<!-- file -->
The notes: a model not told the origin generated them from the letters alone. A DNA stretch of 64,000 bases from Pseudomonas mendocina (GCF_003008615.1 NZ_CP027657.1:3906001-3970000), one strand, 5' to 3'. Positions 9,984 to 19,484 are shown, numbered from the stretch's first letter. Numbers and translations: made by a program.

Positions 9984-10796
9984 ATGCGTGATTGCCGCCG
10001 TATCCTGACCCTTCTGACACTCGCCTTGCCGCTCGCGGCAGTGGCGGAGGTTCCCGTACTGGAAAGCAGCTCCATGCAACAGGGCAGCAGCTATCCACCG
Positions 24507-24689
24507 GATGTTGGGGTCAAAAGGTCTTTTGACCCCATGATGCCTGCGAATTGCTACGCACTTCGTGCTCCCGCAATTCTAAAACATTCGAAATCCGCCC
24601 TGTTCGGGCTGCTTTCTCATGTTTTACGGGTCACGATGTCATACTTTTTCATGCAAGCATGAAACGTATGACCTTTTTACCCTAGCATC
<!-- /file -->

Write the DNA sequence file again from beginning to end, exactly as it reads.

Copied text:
The notes: a model not told the origin generated them from the letters alone. A DNA stretch of 64,000 bases from Pseudomonas mendocina (GCF_003008615.1 NZ_CP027657.1:3906001-3970000), one strand, 5' to 3'. Positions 9,984 to 19,484 are shown, numbered from the stretch's first letter. Numbers and translations: made by a program.

Positions 9984-10796
9984 ATGCGTGATTGCCGCCG
10001 TATCCTGACCCTTCTGACACTCGCCTTGCCGCTCGCGGCAGTGGCGGAGGTTCCCGTACTGGAAAGCAGCTCCATGCAACAGGGCAGCAGCTATCCACCG
Positions 24507-24689
24507 GATGTTGGGGTCAAAAGGTCTTTTGACCCCATGATGCCTGCGAATTGCTACGCACTTCGTGCTCCCGCAATTCTAAAACATTCGAAATCCGCCC
24601 TGTTCGGGCTGCTTTCTCATGTTTTACGGGTCACGATGTCATACTTTTTCATGCAAGCATGAAACGTATGACCTTTTTACCCTAGCATC